Human social networks change over time: we typically do not meet exactly the same individuals every day. When considering disease transmission, it is not sufficient only to measure the number of contacts made by an infectious ego; it is also necessary to know how often each alter is encountered during the infectious period, i.e. how regular the interaction is. We find that the majority of encounters (76.70%; 75.26–78.07) occur with individuals never again encountered by the participant during the 14 days of the survey, irrespective of social context and/or intimacy of contact (figure 2, see the electronic supplementary material). Some of these non-repeated alters may have been encountered again if the survey had been extended. However, for an acute airborne infection with a short infectious period, these infrequent contacts may be considered as ‘one-offs’; this suggests that there is a strong random element to transmission routes for such infections (as represented by conventional mean-field models; see Anderson & May 1991). Repeated encounters between individuals are more likely at home or work than when socializing, shopping or travelling (see the electronic supplementary material). While it is surprising that home contacts include many infrequently encountered individuals, this can be explained by the type of housing reported by participants (figure 2d). The participants within large households (typically student accommodation within this study) have a greater proportion of irregular contacts, while the participants with family-type households have a more stable home contact structure. Pairs of individuals who have physical contact are far more likely to interact regularly within the home, but repeated physical contacts are uncommon among encounters made in a social context (figure 2c).
3. Modelling epidemics in social networks
We can use the social mixing data uncovered by this survey to help understand the spread of infectious diseases through human populations. We use the contact information in the survey to parametrize a weighted social network consisting of individuals with the same range of behavioural characteristics as those who completed the survey (see appendix A). Each individual in the network has the same social mixing characteristics as one of the survey participants: the same number and the same regularity of contacts. Each edge of the network has an associated weight representing the frequency of encounters between the two linked individuals; transmission across a link is proportional to the link weight. Having formed the network, we simulate a stochastic epidemic (Bartlett 1960; Anderson & May 1991; Keeling & Rohani 2007) spreading through the population (see appendix A).
To assess the influence of network effects and contact regularity, we compare the predictions from the detailed network model, consisting of fixed contacts of known weights, to several simplified alternatives. First, we retain the network but replace all the link weights with the average link weight. Second, we retain the variation in the weights of contacts but remove the network structure: each individual maintains his/her reported rate of encounters, but each is modelled as a random encounter within the whole population. Finally, we remove the variation in both contact weights and the network structure. We apply this for both conversational and physical interactions.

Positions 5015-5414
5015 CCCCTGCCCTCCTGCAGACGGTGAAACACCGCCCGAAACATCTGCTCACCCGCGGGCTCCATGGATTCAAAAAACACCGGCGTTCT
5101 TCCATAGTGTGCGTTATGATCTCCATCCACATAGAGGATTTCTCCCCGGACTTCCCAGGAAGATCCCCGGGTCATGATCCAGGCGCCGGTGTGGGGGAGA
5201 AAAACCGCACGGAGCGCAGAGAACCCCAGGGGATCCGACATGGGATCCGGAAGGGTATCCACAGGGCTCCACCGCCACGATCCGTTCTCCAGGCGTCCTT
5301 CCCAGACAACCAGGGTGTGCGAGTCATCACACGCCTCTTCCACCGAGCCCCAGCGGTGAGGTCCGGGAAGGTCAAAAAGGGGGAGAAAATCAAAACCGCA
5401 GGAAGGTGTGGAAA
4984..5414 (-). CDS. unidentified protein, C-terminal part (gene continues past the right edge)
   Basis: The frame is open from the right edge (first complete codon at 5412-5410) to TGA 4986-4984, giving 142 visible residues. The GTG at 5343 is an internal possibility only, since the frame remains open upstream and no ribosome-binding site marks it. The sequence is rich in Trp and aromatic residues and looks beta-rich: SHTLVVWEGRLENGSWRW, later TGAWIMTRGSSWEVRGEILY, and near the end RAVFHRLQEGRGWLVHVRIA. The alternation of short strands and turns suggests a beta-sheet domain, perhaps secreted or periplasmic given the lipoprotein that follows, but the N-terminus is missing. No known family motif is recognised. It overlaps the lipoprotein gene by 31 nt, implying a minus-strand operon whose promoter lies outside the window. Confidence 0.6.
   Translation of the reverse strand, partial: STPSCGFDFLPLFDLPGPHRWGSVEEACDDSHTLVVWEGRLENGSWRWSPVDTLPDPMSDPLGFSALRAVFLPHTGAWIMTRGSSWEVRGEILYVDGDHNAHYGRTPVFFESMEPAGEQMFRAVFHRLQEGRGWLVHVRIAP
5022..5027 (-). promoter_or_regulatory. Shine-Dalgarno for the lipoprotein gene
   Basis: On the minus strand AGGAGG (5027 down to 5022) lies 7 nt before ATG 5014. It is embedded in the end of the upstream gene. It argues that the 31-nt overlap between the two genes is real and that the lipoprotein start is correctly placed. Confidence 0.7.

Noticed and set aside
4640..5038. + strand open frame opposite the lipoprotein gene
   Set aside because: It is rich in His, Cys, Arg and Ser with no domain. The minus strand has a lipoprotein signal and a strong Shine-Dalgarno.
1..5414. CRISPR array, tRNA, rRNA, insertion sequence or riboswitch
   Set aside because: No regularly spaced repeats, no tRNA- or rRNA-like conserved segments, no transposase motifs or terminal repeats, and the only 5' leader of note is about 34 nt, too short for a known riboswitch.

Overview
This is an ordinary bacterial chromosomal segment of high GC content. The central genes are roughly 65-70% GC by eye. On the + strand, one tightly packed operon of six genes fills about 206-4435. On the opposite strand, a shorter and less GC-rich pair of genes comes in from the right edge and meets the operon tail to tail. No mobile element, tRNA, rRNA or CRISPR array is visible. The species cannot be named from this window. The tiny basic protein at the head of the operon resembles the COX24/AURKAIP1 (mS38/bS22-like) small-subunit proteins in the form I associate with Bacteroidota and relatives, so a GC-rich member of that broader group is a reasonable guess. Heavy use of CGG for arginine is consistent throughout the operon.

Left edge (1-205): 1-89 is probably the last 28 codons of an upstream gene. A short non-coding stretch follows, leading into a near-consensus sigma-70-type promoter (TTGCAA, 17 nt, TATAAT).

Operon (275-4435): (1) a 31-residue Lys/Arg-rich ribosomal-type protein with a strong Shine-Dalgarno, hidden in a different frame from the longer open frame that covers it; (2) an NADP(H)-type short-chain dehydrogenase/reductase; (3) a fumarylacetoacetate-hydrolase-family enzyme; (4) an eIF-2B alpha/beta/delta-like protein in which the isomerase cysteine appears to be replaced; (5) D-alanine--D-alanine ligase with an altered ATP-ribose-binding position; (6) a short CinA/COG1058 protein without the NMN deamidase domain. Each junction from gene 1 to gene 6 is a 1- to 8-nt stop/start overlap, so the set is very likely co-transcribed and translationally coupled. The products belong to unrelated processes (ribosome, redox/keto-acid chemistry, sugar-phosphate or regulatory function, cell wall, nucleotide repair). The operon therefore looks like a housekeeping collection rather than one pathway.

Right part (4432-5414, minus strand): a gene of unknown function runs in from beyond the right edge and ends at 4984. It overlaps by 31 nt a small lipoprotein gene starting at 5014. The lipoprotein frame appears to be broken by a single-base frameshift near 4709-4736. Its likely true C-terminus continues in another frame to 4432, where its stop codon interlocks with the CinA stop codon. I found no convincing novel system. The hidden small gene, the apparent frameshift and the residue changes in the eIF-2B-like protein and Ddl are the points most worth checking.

There is little observable difference between the epidemic models for infections that spread through casual (conversational) contacts (figure 3a); neither the placing of interactions on a network nor the variation in interaction weights significantly affects the average final size of the epidemic. Since the great majority of conversational contacts are only encountered once (figure 2a, see the electronic supplementary material), the impact of repeated encounters is low. By contrast, if the infection requires close (physical) contact to transmit, then the regularity of encounters and the weight of interactions are both important (figure 3b). In the case of physical interactions, there are fewer encounters and a higher proportion of contacts is encountered more than once (figure 2c), so these repeated interactions have a greater influence on an epidemic. The mean neighbourhood size (number of alters encountered by an ego) is 97.6 for casual contacts and 15.2 for close contacts (both excluding individuals with fewer than nine survey days), though not all ego–alter pairs meet with equal weight. In the simulations shown in figure 3, the basic reproductive rate, R0, for the infection in the unweighted mean-field model (Anderson & May 1991) reaches up to approximately 3 in the casual contact model and up to approximately 5 in the close contact model. The closer R0 is to the neighbourhood size, the more impact the network structure has on the progression and size of an epidemic (Riley & Ferguson 2006).
We can investigate the significance of encounters made within a particular context by simulating epidemics upon networks with the appropriate interaction context absent (see appendix A). We find that the work environment is the most important one for the spread of casual contact infections, whereas home and social settings are far more important for close contact transmission (figure 3c,d). This suggests that a control measure such as closing workplaces would effectively reduce the spread of casual contact infections but would have little impact on the spread of close contact infections. Our simulations suggest that restricting social gatherings would only have a significant impact for diseases that require close contact for transmission.
Our conclusions are unaltered by changing the initial infected seed size although, as expected, stochastic fade-outs are more likely when the seed size is small. The seed size also influences the variation between realizations (greatest when transmission rate is close to the critical value for an epidemic to take off, R0≈1), but the model assumption (mean field versus network; weighted versus unweighted) does not.